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NOTE: The article following my lead-in paragraphs on Obeah and Obeahmanism is perhaps the best all around written account I have been able to locate on the web. It is well worth reading:



...the Wanderling.

About twenty years ago or so I was apprenticed under a Jamaican man of spells called an Obeah. I learned that in the scheme of things all things must return to a balance. If you create any movement in the normal flow of things somehow somewhere there must be a return to the equalibrium. That is to say, if you are a Medium between the person wanting a spell given and the person receiving the spell, the person wanting the spell is responsible for the consequences. If, on the otherhand, you are the perpetrator of the spell for your own reasons on your own behalf, then YOU must accept and bear the consequences. Nothing is free, there is always a payoff somewhere. It is worth considering when you start casting about spells. Spoken from experience.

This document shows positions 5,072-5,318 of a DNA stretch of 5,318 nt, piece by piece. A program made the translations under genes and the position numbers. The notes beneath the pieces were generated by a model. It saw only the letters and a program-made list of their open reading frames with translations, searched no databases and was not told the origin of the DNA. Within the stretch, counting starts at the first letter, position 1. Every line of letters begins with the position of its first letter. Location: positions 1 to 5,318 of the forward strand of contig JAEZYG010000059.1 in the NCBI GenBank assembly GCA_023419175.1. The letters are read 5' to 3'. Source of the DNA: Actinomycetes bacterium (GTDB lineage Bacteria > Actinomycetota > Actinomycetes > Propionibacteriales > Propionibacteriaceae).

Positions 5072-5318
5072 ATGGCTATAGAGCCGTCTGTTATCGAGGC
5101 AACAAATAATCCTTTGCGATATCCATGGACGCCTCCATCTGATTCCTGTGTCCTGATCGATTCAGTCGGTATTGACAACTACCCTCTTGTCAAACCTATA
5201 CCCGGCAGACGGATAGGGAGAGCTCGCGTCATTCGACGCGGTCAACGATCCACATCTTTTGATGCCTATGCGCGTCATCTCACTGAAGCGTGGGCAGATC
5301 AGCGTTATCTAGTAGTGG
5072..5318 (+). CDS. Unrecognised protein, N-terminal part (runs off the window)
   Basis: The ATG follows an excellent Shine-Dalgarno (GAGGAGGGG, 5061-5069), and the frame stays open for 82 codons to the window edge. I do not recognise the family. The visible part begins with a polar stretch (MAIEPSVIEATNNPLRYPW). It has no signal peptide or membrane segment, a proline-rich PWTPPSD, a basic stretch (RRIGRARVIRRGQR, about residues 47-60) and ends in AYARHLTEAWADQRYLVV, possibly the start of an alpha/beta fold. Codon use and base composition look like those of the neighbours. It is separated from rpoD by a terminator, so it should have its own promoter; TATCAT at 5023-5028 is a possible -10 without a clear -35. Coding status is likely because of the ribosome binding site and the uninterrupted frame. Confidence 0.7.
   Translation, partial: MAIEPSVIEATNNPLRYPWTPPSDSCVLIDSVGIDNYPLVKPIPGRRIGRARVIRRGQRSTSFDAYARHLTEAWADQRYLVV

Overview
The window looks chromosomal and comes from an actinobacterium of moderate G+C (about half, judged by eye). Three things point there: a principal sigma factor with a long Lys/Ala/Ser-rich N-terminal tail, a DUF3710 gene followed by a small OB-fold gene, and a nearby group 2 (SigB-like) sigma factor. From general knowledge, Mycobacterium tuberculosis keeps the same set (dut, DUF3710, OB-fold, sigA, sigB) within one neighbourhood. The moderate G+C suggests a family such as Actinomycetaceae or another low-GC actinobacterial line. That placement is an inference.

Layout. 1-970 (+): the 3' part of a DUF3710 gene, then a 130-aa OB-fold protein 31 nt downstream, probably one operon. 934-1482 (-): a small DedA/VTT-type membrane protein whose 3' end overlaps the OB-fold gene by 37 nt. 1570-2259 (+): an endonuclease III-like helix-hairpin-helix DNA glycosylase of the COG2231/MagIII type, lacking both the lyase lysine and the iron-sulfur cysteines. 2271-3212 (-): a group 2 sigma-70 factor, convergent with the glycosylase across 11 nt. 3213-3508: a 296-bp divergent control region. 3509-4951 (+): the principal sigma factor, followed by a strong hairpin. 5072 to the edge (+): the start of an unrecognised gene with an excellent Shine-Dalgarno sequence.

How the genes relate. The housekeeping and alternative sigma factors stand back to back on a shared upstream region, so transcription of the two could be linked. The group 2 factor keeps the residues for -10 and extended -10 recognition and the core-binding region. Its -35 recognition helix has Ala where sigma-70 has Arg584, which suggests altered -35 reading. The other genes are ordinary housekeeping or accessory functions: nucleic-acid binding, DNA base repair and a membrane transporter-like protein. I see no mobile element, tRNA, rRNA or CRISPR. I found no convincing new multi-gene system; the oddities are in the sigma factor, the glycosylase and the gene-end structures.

SHAMANIC ZEN MUSINGS: The following are four relatively interesting stories, two involving the Wanderling and an Obeahman, and the other two involving east Indian yogis: